The Best Type Of Plants For Your Xeriscape Backyard Design

Posted on: 9 January 2017

Many regions such as California are experiencing drought conditions in recent years, and this means having to conserve water. While it is important to save as much water as possible, you may still want to have a beautiful garden. There is a relatively new concept in gardening called Xeriscaping – a water conserving landscaping that is perfect for areas where drought is a concern. Here are some of the best plants and flowers you can use if you opt for a Xeriscape landscape.

Evergreen Trees

There are some trees that don't require much watering if any at all. These include Junipers – which grow naturally in dry environments including sand dunes, and Yuccas, which actually flourish if you don't water them at all. Once you have planted and established a Yucca tree, they grow long roots and are able to find enough water on their own. Both these trees are gorgeous and can thrive in a Xeriscaping environment.


If you prefer shrubs in your yard, then you can choose Turkish Hazel, which can grow fairly tall with big, green leaves in the summer time. You could also pick Russian Olive or Devil's Walkingstick. If you want a smaller shrub for your yard, you have the choice of Bayberry, Honeysuckle, and Butterflybush among others. All these do well in very low water environments, although it is best to water them on occasion.

Flowers – Annuals

When you are looking for some color in your garden, there are certain flowers that do extremely well in a low-water environment. You can have beautiful Sunflowers, Gazania, Dusty Miller, Amaranth, Zinnia or Celosia for a start. This means you can enjoy your garden with its brilliant colors and not worry about watering them on a daily basis when it's hot and dry or even several times a week.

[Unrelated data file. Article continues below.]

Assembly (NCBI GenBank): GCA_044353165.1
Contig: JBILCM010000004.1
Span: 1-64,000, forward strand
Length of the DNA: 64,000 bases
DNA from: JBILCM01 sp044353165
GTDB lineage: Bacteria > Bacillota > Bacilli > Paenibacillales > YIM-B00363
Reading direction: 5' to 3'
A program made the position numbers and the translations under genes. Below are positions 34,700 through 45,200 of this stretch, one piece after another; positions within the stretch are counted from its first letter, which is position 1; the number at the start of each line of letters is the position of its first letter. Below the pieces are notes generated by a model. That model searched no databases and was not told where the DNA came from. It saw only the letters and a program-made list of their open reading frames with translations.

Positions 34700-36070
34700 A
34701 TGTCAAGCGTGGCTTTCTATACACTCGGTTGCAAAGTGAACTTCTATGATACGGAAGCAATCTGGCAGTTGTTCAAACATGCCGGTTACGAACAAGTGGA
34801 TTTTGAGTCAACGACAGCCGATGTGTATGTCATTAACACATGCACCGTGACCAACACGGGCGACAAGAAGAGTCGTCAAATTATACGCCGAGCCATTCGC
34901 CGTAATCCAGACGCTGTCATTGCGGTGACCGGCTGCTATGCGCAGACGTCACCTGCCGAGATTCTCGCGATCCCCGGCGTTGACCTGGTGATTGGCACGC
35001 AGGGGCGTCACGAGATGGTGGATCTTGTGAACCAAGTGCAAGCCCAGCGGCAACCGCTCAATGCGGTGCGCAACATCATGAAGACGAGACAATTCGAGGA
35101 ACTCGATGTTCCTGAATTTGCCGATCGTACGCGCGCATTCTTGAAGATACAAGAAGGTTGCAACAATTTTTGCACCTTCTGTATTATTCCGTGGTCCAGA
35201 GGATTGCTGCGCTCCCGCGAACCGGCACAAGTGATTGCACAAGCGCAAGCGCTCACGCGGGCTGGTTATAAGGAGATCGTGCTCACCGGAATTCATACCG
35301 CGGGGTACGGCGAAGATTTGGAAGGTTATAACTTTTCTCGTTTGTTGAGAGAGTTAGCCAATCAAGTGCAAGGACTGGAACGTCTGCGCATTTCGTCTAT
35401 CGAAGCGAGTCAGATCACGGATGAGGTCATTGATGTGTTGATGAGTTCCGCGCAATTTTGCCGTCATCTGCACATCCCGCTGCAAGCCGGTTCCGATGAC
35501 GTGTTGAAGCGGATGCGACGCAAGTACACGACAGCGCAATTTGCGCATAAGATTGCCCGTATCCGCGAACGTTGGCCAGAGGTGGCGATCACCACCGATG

Flowers – Perennials

There are some perennials that are extremely drought tolerant while others can take some lack of water, but will need to be taken care of more often. These include Red Valerian, Daylilies, Lavender, Thyme, Wall Cress and Rock Rose. You could also use Blue Flax, Edelweiss, Purple Cornflower, Yarrow and Liatris to name a few.

Establish Your Plants

In order to establish your drought tolerant plants, there are a few steps to take, for example, incorporate a lot of peat moss, manure and compost into your soil. These are great for holding water for long periods of time. Cover your soil with mulch, cocoa bean or bark chips to prevent evaporation. Start by watering your plants deeply during dry periods, then gradually ease off to watering once a week until by the second year of your garden, you should be able to water roughly every 2 weeks at a time.

For more information, see a website such as